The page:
In her opening remarks, GEO Secretariat Director Barbara Ryan emphasized how these efforts continue the important task of linking data, information and services to users. Better understanding user needs was one of the key themes of the day. One of the challenges identified in the discussion is lack of consistent support for the necessary investments to incorporate data into national decision-making structures.

Several presenters, including Pedro Basabe from the UN Office of International Strategy for Disaster Reduction (UNISDR), noted that despite greater awareness of the role of space assets and Earth observations in DRRM, there is a need to better communicate the critical role of these data in risk management, particularly in understanding hazard and exposure. Massimo Cocco, from the European Plate Observing System, emphasized the need for metrics to measure use of the data in order to demonstrate value to the agencies investing in critical infrastructure.

Another important issue that was raised during the side event, and echoed in exchanges at the GEO Plenary, is data accessibility. Free and open access to data, one of the principles promoted by GEO, is not sufficient if data are not discoverable or easily accessible. With real-time data integration as a growing need to enable fast response, there is a trade-off between providing simple information quickly and providing more complex and detailed information in the weeks following the disaster.

Participants during the day-long workshop further noted that even if data are readily available and accessible, decision makers may lack the ability to act on the information, a concern that is particularly relevant in developing countries. Continuous user engagement is therefore critical to understand how information is being used and to assess limitations and lessons learned.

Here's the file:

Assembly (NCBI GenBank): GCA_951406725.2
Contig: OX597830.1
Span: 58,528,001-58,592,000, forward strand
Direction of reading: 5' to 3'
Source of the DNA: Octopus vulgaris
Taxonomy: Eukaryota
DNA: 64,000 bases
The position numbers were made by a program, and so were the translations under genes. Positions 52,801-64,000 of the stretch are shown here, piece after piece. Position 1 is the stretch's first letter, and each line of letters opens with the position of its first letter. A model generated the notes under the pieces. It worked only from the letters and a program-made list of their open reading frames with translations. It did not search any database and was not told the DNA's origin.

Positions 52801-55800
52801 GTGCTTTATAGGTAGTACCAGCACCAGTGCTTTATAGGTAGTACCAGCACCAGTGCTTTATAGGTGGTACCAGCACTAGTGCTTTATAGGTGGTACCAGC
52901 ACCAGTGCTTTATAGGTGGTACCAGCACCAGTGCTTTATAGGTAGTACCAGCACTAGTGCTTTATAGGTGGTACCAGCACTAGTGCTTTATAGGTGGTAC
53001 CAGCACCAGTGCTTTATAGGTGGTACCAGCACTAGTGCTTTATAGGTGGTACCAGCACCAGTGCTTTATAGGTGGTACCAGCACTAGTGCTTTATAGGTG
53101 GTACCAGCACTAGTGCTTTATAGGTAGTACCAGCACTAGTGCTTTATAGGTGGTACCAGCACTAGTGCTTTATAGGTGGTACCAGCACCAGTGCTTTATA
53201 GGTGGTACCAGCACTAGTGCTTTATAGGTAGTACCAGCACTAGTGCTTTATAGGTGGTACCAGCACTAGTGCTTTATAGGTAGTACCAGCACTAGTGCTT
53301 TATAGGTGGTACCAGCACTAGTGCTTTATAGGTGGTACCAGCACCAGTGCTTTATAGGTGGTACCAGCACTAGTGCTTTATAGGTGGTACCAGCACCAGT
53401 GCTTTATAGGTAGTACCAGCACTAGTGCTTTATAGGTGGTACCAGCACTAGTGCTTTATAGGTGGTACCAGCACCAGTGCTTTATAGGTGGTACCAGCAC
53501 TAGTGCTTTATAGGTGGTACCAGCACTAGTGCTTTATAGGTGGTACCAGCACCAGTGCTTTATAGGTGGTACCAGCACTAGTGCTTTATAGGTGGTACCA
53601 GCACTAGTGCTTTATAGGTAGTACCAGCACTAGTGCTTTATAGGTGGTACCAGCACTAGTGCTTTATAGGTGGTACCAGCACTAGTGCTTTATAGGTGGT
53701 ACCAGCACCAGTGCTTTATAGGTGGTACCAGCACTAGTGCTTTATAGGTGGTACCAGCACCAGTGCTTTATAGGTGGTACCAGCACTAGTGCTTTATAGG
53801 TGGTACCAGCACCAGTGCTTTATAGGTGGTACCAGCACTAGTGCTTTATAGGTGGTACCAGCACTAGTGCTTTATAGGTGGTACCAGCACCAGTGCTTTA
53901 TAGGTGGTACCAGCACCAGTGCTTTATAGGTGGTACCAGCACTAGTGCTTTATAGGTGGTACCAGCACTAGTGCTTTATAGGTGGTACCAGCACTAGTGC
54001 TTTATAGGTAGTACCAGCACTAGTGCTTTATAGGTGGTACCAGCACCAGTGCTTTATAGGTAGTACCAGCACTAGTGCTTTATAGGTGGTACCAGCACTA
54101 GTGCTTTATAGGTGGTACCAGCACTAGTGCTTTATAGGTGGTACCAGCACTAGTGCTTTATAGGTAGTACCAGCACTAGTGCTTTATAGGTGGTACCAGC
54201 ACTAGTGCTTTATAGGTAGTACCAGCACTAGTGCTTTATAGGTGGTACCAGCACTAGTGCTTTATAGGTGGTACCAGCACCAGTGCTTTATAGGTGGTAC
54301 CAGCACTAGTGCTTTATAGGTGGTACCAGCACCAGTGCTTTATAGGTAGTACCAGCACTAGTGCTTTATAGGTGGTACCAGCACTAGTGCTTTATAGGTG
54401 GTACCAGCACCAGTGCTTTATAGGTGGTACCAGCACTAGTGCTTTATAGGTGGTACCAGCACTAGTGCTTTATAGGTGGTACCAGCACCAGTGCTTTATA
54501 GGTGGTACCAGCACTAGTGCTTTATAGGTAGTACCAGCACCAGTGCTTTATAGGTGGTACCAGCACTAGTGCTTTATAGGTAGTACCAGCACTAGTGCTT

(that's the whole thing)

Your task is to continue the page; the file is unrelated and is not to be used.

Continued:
As a case in point, Yusuke Muraki from the Asian Development Bank (ADB) described the impact of challenges like these in the bank’s use of satellite data for damage assessment in the after- math of Typhoon Haiyan (Yolanda), which struck the Philippines in November 2013. ADB accessed available data from several sources, including the International Charter “Space & Major Disasters,” which has been activated 400 times in the last 10 years and is one of the success stories in DRRM.

In this case, however, ADB found that the data provided through the Charter were insufficient to cover the affected area and that the window of avail- ability, limited to the immediate response phase, was too short. The case study, which also illustrated local challenges for information utilization, demonstrated that opportunities exist for the development of data provision mechanisms to address other phases beyond immediate response. See Figure 1.

FIGURE 1. Map of the Philippines show- ing the extent of satellite-based maps available through the International Charter “Space & Major Disasters” (circled and highlighted in light blue) as of November 19, 2013, with the route of the typhoon (purple line), demonstrating the extent of the damage that responders could not assess with available data. Source: Asian Development Bank.

Map of the Philippines show ing the extent of satellite-based maps available through the International Charter “Space & Major Disasters” (circled and highlighted in light blue) as of November 19, 2013, with the route of the typhoon (purple line), demonstrating the extent of the damage that responders could not assess with available data. Source: Asian Development Bank.

The SWF-GEO side event was successful in bringing together DRRM practitioners, experts and users from around the world to exchange ideas about ongoing and future efforts to improve global understanding and response to natural disasters. In the context of GEO’s renewed mandate for the coming decade, the discussion illustrated areas of opportunity to continue advancing timely and knowledge-based decision making for a rapidly growing community of users all over the world.

Project Manager/ Secure World Foundation/ Washington, D.C. www.swfound.org